After a four-year term, Jovenel Moïse, of the Haitian Tèt Kale Party (Parti Haïtien Tèt Kale—PHTK)¹ and his politics of massacres and corruption is trying to remain in office by staging a coup. Moïse rose to power by the end of 2016, after an election process in which voter turnout was as low as 21 percent. The country was supposed to hold new general elections in 2020, but that didn’t happen, and now the Moïse administration, which was supposed to step down in February this year, remains in office—with much greater power, because the term of the legislators elected in 2016 has ended. The Haitian people has been taking to the streets of Port-au-Prince and organizing major demonstrations in defense of the Constitution and democracy.
On a video recorded for Capire, Islanda Micherline, a member of the Union of Small Producers of Haiti (Tèt Kole Ti Peyizan Ayisyen), CLOC-La Via Campesina, and ALBA Movements, addresses the crisis in Haiti, the crimes committed by Moïse and his allies’ policies, and their impacts on the lives of Haitians. “There is an obvious desire to twist the current Haitian reality or block any kind of circulation of accurate information about it, to prevent the rest of the world from really understanding what is happening in Haiti,” Islanda says.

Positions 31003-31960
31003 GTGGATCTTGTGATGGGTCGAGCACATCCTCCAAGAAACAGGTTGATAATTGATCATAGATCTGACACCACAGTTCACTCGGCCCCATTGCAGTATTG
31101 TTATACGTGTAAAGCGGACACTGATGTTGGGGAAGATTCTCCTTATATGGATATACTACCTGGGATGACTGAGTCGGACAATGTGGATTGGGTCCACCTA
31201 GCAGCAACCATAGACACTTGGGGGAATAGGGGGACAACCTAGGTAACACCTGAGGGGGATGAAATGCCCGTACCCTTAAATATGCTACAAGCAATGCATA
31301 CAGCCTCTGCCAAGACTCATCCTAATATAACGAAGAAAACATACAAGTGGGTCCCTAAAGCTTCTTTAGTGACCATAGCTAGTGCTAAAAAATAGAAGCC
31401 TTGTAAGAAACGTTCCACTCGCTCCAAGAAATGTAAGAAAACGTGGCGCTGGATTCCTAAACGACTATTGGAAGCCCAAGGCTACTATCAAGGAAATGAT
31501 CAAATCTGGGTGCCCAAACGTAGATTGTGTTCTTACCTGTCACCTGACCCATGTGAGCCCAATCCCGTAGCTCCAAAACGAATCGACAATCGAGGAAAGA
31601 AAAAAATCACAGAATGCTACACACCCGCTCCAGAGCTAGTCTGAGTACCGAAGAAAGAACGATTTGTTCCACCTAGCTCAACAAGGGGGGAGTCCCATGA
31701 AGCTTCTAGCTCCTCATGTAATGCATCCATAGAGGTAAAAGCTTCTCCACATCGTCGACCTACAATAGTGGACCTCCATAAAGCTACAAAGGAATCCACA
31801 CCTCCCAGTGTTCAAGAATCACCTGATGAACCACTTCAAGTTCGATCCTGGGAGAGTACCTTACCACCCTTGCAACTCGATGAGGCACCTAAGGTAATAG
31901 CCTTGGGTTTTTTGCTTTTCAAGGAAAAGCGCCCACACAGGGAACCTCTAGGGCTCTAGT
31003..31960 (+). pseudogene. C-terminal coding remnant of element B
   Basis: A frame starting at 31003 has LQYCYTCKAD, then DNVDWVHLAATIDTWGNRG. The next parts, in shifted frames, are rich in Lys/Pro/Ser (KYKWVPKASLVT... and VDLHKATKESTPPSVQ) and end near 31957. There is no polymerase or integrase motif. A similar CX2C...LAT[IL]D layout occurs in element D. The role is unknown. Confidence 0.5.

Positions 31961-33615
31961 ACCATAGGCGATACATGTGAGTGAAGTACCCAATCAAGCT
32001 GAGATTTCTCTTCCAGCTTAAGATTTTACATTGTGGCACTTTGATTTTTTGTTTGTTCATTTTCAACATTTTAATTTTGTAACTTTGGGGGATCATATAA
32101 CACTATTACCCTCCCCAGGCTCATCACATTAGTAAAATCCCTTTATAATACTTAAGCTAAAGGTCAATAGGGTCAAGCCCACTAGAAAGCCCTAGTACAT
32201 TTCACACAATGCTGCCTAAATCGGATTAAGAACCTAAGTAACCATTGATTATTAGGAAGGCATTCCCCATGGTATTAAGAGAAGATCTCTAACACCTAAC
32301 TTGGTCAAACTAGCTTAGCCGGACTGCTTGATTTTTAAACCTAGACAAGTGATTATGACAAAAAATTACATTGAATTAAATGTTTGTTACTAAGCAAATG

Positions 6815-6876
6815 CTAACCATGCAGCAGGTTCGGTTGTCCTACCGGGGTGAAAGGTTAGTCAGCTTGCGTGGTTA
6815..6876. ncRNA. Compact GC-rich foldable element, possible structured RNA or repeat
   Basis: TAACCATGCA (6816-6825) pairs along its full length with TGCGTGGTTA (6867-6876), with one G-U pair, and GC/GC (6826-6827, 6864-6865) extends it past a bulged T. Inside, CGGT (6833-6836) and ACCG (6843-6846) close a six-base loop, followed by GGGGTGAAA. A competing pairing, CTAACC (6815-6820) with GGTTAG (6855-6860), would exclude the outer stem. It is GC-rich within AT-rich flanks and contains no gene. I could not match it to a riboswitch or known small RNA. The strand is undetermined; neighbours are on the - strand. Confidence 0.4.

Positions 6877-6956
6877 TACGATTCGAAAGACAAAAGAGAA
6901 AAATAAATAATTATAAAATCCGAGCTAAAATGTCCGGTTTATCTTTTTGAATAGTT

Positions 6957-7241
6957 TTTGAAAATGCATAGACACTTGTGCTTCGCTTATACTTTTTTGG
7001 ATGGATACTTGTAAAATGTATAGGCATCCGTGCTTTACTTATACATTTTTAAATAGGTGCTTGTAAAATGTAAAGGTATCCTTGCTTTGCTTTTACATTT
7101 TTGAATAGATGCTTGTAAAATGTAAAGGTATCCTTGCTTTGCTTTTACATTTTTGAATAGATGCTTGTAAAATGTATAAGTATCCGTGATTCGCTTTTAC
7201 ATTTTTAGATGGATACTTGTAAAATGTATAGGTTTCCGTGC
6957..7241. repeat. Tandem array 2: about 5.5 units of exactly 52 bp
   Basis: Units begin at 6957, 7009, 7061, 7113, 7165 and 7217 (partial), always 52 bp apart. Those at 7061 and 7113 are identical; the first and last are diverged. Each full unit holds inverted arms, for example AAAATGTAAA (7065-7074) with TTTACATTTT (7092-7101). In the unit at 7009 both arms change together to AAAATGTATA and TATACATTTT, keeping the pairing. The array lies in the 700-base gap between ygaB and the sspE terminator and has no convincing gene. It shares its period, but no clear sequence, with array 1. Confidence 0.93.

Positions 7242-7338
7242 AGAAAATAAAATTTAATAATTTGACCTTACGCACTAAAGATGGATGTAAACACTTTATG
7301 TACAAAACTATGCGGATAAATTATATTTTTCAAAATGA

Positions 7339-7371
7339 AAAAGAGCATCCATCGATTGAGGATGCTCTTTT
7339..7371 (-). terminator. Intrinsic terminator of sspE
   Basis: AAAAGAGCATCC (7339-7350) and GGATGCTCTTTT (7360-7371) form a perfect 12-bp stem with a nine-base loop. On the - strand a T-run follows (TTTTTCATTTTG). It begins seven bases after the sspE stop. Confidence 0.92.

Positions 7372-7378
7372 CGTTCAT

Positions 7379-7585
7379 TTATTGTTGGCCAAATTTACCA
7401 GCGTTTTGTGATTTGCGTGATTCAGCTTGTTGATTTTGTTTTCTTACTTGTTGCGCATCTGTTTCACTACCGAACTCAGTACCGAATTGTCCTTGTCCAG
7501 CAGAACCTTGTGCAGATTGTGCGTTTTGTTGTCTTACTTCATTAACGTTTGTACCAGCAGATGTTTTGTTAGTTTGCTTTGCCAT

Haiti is a country marked by imperialism and militarism, by foreign interventions, a debt economy, dictatorships, and social hardships as a result of major natural disasters. In addition to the practical policies enforced by the current administration, imperialist relationships of exploitation and occupation that have been established in the country for nearly 200 years are putting the lives of thousands of people at risk in rural and urban areas. For all that, the Haitian people has been forged through collective struggle.
The political project that is being undertaken is one of violence, authoritarianism, unemployment, increasing labor vulnerability, and maintenance of inequality. Moïse is backed by the United States and the United Nations (UN), and he is an agribusinessman who profits off of exporting food and natural resources. His government is responsible for strengthening the relationship with foreign businesses and corporations that encroach the territory and nature, aggravating the impacts on the lives and work of the Haitian people during the COVID-19 pandemic.
¹ The name “Haitian Party of Baldheads” (Parti Haïtien Tèt Kale — PHTK) pays tribute to Michel Martelly, a former president of Haiti known for his bald head. Martelly held office between 2011 and 2016, when an electoral crisis ensued in the country.